Kellingley, the UK’s last deep mine, closed in 2015. This was not the dawn of a green industrial revolution, as Prime Minister Boris Johnson glibly suggested earlier this month. In fact it was anything but.
Kellingley’s shipments to the Drax power station were replaced with coal from Russian mines, adding to the half a trillion tonnes of imports received since 2001. The mines closed but we still burned coal: it was the National Union of Mineworkers, rather than environmental concerns, that preoccupied Mrs Thatcher when she appointed Ian MacGregor to run the National Coal Board, precipitating open conflict with the miners.
Up until then the NCB had united with the NUM over concerns about the environmental impact of burning coal. In the seventies and eighties considerable advances were made in ‘clean coal’ technologies at its centres of scientific and engineering expertise at Stoke Orchard near Cheltenham and at Bretby in South Derbyshire. These limited the negative impacts of sulphur, nitrogen, and chlorine on the atmosphere, and plans were in place to capture methane underground. Mine closures in the aftermath of the miners’ strike in 1985 undermined these developments, and with the closure of the mines, the UK also lost much of its valued scientific expertise.
In 1980 the NCB operated 219 coal mines across the UK and employed a quarter of a million miners. In 1993, when the industry was privatised, just sixteen pits remained – but not for long. These closures, inflicted by the governments of Thatcher and Major, had a profound and lingering impact on the economies and community life of Britain’s old industrial regions. The Thatcher government, far from encouraging the development of high-tech green technology, focussed all of its plans on a one-off payment to the redundant miners and the establishment of limited funding for a scheme to encourage entrepreneurship on the coalfields.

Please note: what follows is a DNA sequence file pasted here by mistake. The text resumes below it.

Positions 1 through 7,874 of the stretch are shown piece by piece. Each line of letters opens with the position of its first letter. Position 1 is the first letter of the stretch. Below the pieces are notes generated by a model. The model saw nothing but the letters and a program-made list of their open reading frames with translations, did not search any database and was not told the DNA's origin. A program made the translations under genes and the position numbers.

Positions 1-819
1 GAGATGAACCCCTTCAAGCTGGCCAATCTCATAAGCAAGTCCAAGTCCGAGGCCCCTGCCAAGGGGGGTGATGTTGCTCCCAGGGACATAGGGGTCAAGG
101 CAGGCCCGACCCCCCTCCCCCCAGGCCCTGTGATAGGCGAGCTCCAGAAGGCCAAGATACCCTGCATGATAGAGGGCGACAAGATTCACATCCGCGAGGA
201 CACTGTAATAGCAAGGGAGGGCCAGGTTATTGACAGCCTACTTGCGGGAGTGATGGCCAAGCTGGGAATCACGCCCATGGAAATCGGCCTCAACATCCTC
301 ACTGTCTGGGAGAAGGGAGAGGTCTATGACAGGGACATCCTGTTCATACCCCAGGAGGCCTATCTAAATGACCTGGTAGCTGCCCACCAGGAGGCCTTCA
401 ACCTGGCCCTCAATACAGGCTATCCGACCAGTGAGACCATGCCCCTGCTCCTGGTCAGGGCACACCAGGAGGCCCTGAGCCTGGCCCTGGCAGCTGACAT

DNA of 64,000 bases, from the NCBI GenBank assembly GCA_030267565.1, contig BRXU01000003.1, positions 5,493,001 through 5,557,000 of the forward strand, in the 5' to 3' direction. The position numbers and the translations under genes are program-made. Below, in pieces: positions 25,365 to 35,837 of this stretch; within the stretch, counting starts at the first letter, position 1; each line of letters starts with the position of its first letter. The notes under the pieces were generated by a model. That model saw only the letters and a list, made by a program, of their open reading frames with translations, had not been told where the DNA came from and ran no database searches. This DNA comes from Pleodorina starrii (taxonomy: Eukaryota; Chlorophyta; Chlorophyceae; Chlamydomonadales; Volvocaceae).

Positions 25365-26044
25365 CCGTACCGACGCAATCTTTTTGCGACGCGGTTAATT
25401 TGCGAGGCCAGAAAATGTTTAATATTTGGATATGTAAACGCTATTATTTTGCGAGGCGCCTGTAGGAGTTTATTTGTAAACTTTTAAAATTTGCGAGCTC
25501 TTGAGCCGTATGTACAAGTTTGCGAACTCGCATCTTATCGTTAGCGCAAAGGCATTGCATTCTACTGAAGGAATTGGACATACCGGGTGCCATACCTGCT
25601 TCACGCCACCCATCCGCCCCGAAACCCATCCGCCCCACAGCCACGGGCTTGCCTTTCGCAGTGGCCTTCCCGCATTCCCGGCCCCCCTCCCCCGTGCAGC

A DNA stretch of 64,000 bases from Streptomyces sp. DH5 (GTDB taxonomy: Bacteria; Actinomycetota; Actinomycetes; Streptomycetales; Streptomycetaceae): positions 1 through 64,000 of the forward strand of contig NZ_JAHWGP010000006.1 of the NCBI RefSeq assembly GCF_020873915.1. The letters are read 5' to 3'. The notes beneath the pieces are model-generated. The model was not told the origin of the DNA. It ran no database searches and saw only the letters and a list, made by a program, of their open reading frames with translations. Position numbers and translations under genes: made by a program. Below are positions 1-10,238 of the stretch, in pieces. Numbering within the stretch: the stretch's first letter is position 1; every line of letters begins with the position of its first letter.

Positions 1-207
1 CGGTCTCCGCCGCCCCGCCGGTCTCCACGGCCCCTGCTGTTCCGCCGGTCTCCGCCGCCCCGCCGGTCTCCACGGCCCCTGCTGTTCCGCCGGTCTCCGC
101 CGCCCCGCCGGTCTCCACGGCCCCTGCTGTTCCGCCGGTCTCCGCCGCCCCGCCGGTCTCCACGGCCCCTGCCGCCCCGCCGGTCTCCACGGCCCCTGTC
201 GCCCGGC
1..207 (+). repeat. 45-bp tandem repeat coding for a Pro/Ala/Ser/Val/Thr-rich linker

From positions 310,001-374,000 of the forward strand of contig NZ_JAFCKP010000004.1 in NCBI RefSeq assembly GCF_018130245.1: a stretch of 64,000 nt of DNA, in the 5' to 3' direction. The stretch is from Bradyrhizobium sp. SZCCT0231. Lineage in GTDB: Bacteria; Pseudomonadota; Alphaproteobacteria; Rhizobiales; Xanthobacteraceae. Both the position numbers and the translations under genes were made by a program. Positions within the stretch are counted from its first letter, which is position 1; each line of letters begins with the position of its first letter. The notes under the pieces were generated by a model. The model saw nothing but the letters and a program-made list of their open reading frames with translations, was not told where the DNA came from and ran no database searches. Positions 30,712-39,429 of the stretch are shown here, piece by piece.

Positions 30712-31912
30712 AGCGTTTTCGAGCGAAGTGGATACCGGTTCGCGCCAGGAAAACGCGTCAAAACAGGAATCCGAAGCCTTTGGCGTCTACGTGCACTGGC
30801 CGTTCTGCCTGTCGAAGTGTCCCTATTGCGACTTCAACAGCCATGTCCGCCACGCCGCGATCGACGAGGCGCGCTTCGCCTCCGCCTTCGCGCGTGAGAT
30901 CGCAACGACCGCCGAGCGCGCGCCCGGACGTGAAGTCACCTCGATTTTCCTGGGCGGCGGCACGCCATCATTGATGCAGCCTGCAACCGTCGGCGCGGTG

Few ex-miners benefitted from this, and all assessments of the scheme’s operation, and of those that followed it, were negative. The level of funding was an issue (less than a twentieth of that which was spent propping up the banks in 2009), and this reflected the overall intention behind the government’s industrial strategy. The miners were, to all intents and purposes, pensioned off, and the future of these old industrial regions was left in the hands of the market and the beneficence of foreign inward investment. People in the coalfields who could once identify the winding gears of particular pits talked instead of ‘the sheds’, the often empty constructions put up as part of regeneration initiatives in a hope of attracting an employer.
In this context ex-miners searching for work found that their options were limited. Most found that they were being paid a £100 less per week than in the mine. The jobs were often insecure, of low esteem, and in factories dominated by assembly lines. Many found the experience unsettling, and questioned the purpose of it all. One man explained that his job was ‘adding novelties to crisp packs as they passed by me on the line – thousands of them.’ Another, in a similar factory, expressed disbelief that he had ended up in a job that was ‘so degrading it was hard to believe, I couldn’t put it into words.’ No green revolution here.
Coal mining was of course a deeply injurious industry affecting the lives and health of its workers, and there was a view that as coal mining was replaced by less arduous high-tech industry, the general health, wellbeing, and affluence of the people in the areas would be substantially improved. This has not happened; if anything, the opposite is the case.